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April 18, 2011, 12:42pm

If you’re as old as me you remember when webcams first came around. They were terrible toy-like things. The images transmitted were super-pixelated, and the frame rate was probably closer to slow motion stop motion than any familiar standards of video. The connections were way slower then too, so the whole experience was different from today. I’d say that was probably around 1995 or 1996. These days there are high quality webcams built into the screens of laptops. But that’s the standard for consumer technology products. When they’re rolled out the primary concern is that they function consistently. Efficiency and form are afterthoughts. But, as the technology develops and use becomes more widespread, devices are refined—they become more efficient, and their design begins to account for the ways that consumers utilize them. That’s why webcams are built into the screens of laptops—designers realized that they were primarily being used right in front of computers.

So, what does that have to do with anything? If you’ve been following the column then you may have picked up on this idea of a second wave in the cannabis industry. It’s characterized by maturation, refinement, and diversification. It’s not just about stoners anymore, there are cannabis users in just about every demographic you might imagine. And the model image of the cannabis patient is becoming more sophisticated. The groundwork has been laid by industry forerunners, and now we’re refining how patients are served by the medical cannabis industry: the market/industry is beginning to adapt to the behaviors of consumers. It’s a theme that is embodied in any surviving business endeavor in these times. From the music industry to grocery retailers, everyone is updating how they interface with consumers.

Last week I had the good fortune of speaking with someone who is not part of the cannabis industry per se, but his business—which is peripherally related—seems to be running in tandem with the industry’s second wave. There are three gentlemen behind the Cloud 9 Firefly: a product designer, a computer scientist, and a mechanical engineer. They’re not growers or dispensary owners, they’re just accomplished professionals who saw the evolution of vaporizer technology as an opportunity to capitalize on consumers’ need for a product that was more accurately tailored for them. Vaporizing is a preferable way to administer not only cannabis, but also tobacco, and most likely any other smokable plants when compared to combusted smoke. It still allows the patient to have a rapid response, but it eliminates the harmful byproducts by administering indirect heat that is hot enough to burn cannabinoids, but not hot enough to burn plant matter.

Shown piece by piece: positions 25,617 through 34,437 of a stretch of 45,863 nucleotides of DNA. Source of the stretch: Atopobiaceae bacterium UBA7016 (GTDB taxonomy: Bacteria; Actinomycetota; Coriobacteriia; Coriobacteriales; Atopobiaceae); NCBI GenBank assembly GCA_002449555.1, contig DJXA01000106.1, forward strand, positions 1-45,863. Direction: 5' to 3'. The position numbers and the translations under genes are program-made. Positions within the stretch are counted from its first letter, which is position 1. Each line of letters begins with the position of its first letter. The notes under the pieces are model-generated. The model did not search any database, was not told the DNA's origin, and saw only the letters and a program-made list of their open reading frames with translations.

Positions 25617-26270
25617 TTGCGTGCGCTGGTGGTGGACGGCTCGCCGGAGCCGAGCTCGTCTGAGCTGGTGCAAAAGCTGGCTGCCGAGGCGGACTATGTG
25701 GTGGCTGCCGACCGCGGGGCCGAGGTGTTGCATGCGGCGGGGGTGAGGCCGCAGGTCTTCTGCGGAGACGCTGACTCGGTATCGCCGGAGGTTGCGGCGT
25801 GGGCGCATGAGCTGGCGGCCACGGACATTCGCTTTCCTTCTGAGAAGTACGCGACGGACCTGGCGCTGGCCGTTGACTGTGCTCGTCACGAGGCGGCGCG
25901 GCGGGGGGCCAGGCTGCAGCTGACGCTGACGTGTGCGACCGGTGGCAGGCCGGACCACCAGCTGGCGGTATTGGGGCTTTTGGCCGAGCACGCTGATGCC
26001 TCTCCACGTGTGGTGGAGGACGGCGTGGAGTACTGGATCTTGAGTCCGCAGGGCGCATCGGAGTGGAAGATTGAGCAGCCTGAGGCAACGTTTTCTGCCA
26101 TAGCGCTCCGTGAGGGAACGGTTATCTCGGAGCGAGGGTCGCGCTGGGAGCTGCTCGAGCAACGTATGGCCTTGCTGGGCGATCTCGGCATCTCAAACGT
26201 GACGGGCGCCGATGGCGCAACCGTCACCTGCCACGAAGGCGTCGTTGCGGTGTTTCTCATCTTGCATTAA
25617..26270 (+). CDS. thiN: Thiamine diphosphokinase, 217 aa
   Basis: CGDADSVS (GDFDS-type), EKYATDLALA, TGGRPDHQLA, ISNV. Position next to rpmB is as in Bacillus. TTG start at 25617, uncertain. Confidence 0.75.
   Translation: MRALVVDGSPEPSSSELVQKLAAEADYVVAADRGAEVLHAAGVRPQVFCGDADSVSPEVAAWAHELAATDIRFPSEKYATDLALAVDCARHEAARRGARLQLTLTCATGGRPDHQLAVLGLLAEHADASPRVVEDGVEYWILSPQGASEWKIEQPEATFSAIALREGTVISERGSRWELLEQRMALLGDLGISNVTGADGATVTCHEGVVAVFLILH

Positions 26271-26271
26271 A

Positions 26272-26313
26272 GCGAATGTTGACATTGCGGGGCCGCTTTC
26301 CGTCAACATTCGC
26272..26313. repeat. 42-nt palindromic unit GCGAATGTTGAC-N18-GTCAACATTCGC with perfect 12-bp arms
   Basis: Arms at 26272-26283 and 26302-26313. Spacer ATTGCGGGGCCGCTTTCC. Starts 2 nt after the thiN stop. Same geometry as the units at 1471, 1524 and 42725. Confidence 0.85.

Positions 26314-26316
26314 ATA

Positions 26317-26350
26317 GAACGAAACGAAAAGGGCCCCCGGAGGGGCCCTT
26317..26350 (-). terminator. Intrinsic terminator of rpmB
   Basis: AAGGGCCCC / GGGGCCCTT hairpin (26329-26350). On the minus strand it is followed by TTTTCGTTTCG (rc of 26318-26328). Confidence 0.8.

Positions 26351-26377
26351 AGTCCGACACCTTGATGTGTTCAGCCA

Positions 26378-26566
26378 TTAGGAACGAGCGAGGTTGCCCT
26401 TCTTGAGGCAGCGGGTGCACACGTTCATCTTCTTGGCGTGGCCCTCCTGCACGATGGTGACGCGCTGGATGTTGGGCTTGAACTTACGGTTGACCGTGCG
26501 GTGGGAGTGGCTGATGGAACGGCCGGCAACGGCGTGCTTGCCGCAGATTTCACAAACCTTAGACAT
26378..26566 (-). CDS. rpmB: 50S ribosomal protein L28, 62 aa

If you’ve never used a vaporizer, they’re somewhat archaic. While the result is great (the “smoke” you inhale contains three compounds, as opposed to combusted smoke, which contains 110, it's far less detrimental to your health, and the taste is much nicer) the tool itself is rather clumsy. Some work better than others, but as far as I know they’re all ugly, and they’re not convenient. You have to wait for them to heat up, and loading/unloading them is not necessarily conducive to ease of use. We’ve reached a point where although the technology is there, no one has taken the initiative to update the form.

So, the gentlemen behind the Firefly did what they do best, and set to work figuring out what works and what doesn’t, and where it all falls shorts of consumers’ needs. They’re no hacks. Between the three of them they’ve worked with Apple, Zune, NASA, Nike, and so on. I’m waiting on an opportunity to try out one of their prototypes, but the rundown they gave me is very straightforward. It’s less a matter of daring innovation than it is one of analyzing human beings, and facilitating their natural behaviors.

What makes these guys so special? Their device has an instant ‘on’ feature. Meaning you pick it up and press a button, and it vaporizes. Most vaporizers take three to five minutes to heat up. That isn’t a terribly long time, but it means that the mindstate for using the vaporizer is completely different from smoking. In order to use the vaporizer you have to heat it up, so the act of using it becomes more of a drawn-out process. Many of the vaporizers on the market right now are not designed effectively, and actually wind up combusting material. I’ve been assured that the Firefly will not be a victim of such circumstance. Finally, the form is sensible: it’s portable, and consideration has been given to its shape and appearance. All very simple things, although it’s taken two years of development thus far in order for these gentlemen to realize their product.

The idea is a basic one, but no one else is doing it. It may sound cheesy, but they’ve created a vaporizer that works. The thing is, there are still tons of unpaved paths like this one, which are on the periphery of the cannabis industry. While the Firefly isn’t a cannabis product, it presents an interesting situation. After much research, most people are aware that smoking is not the most effective means to administer cannabis, and vaporizing is a preferable method. However, there are no vaporizers on the market right now that can replace the utility of combusted cannabis. There simply isn’t a product that is convenient enough, or effective enough. But, if the Firefly winds up being a product that lives up to the reputations of its inventors’ collective expertise it could very well play such a role. If designed effectively, it could become a necessity for medical cannabis users.


Previously on Weed Dealings, Golden Nugs